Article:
Chapter 14 of Teaching English, How To…. By Raymond Stopper (Xlibris, 2004).
Question: What are the effects of others’ passing judgment on one’s writing?
Answer: I worked hard on the article, never having tried to write for professional journals before. When I finished what I thought was a really good article, I brought it downstairs for my wife, an elementary teacher, to read—a mistake. She was lying on the couch reading the newspaper. I asked her to interrupt what she was doing to read my article; then I sat on the stairs, waiting for her to tell me what a brilliant piece of work I had produced.
Instead, she showed every evidence of being bored. She started to read. Then she leafed through the pages to see how long it was. She shifted her position, put the article down, picked it up again, then obviously began skimming in order to finish in a hurry. I grew tense. I grew angry.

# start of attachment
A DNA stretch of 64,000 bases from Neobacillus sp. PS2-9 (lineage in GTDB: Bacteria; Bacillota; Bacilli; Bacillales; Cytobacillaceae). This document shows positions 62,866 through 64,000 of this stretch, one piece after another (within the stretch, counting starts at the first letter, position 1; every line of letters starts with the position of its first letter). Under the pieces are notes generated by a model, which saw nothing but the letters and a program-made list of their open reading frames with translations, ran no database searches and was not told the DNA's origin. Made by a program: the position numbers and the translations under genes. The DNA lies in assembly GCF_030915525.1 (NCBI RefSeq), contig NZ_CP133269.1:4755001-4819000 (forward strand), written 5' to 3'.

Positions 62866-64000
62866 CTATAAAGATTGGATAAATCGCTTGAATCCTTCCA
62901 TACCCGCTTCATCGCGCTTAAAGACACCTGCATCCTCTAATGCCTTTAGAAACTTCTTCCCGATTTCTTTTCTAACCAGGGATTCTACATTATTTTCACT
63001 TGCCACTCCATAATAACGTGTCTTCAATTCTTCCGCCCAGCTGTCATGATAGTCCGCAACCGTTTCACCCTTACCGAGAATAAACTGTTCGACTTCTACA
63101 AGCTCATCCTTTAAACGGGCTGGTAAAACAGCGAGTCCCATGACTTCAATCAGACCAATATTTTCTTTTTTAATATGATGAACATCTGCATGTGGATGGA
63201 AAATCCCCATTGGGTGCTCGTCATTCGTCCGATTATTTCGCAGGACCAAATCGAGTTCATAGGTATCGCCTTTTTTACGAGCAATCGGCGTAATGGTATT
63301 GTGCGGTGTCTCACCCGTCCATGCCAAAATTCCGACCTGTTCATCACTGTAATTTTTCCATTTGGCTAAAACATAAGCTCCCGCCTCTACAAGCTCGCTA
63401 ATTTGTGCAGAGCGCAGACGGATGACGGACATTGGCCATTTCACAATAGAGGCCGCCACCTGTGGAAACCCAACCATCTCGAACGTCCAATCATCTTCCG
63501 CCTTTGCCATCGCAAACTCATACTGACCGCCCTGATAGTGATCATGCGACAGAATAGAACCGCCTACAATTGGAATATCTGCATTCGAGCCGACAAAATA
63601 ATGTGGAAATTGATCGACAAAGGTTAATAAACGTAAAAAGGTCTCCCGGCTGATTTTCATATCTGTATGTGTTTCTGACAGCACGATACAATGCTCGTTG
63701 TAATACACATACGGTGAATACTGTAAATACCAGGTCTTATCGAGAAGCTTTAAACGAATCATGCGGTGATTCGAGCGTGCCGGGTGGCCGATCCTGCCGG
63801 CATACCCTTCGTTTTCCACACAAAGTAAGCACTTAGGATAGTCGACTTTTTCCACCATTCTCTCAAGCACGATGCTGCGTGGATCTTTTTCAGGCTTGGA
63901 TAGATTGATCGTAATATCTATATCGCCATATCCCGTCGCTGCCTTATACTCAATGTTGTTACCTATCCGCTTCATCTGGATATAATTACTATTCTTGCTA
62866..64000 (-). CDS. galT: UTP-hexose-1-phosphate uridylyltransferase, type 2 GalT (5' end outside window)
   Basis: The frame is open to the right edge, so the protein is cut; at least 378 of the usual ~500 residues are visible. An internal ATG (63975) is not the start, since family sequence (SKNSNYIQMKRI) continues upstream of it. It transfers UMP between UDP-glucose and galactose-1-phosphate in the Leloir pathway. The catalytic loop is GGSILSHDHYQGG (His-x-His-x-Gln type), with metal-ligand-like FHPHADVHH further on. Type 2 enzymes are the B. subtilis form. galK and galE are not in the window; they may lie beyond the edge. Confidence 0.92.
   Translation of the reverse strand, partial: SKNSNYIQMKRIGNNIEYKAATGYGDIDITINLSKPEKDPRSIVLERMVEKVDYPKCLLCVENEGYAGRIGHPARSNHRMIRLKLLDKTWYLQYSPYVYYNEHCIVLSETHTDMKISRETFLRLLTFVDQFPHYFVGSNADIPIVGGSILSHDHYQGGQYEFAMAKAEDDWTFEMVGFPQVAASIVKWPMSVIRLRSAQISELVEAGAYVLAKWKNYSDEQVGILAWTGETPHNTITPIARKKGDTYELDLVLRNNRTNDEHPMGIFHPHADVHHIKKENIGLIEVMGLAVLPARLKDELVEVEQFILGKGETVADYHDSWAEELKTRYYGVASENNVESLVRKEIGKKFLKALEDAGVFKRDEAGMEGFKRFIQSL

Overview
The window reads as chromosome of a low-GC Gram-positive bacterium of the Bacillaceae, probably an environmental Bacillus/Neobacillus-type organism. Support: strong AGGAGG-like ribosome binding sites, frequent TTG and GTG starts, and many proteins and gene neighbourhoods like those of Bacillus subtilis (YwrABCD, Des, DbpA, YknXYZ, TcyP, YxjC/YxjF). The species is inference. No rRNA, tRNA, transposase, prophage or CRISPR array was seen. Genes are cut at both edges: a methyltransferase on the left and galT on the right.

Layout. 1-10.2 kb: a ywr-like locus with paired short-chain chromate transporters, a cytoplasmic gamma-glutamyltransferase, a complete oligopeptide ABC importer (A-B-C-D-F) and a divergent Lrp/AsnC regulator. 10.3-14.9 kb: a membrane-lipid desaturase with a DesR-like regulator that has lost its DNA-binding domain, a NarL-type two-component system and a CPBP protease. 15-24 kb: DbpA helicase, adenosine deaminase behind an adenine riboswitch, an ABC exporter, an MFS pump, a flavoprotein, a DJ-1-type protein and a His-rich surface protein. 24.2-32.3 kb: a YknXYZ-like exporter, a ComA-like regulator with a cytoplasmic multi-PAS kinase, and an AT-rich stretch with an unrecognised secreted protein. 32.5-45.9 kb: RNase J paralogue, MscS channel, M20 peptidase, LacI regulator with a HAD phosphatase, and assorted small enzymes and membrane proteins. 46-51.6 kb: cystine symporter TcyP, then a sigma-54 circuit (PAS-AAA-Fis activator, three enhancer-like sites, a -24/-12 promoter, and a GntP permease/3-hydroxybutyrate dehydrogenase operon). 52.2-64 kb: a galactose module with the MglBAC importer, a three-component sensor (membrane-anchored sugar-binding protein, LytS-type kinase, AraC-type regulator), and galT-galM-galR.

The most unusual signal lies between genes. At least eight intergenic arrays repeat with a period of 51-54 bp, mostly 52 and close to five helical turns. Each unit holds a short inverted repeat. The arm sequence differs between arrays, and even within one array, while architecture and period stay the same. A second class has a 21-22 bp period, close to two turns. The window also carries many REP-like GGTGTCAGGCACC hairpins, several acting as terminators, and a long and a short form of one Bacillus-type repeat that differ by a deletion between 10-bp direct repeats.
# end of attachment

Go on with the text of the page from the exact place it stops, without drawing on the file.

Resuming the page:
Finally, she held out the article to return it to me. “I’m not very smart,” she said. “I think this is written for people who are smarter than I am.”
“But it’s written for people just like you,” I blurted. “It’s written for elementary teachers.”
She shrugged and I exploded.
“All right,” I said, storming back up stairs. “I’m sending this in, and you’ll see!”
It was I who would “see.” The article came back with whole chunks of text eliminated by the peer reviewers. In addition, one peer reviewer said, “Everyone knows this. Not recommended for publication.” However, the editor said that if I were to find information on how much professional reading teachers did and other articles on encouraging professional reading to which I could relate my idea, she would consider publishing it if I resubmitted.
I should have known to provide background information before launching into my idea. After all, I’d read a great number of professional articles and that practice is standard.
I had to go to my wife and admit, “You were right.”
“I need your help,” I said. “I need you to review what I write. But we’ve got to change the way we do it. The minute you started to make negative judgments about my article, I hit the ceiling. Even telling me it was great wouldn’t have helped me to improve the article.”
Next Blog: How readers can help in revising.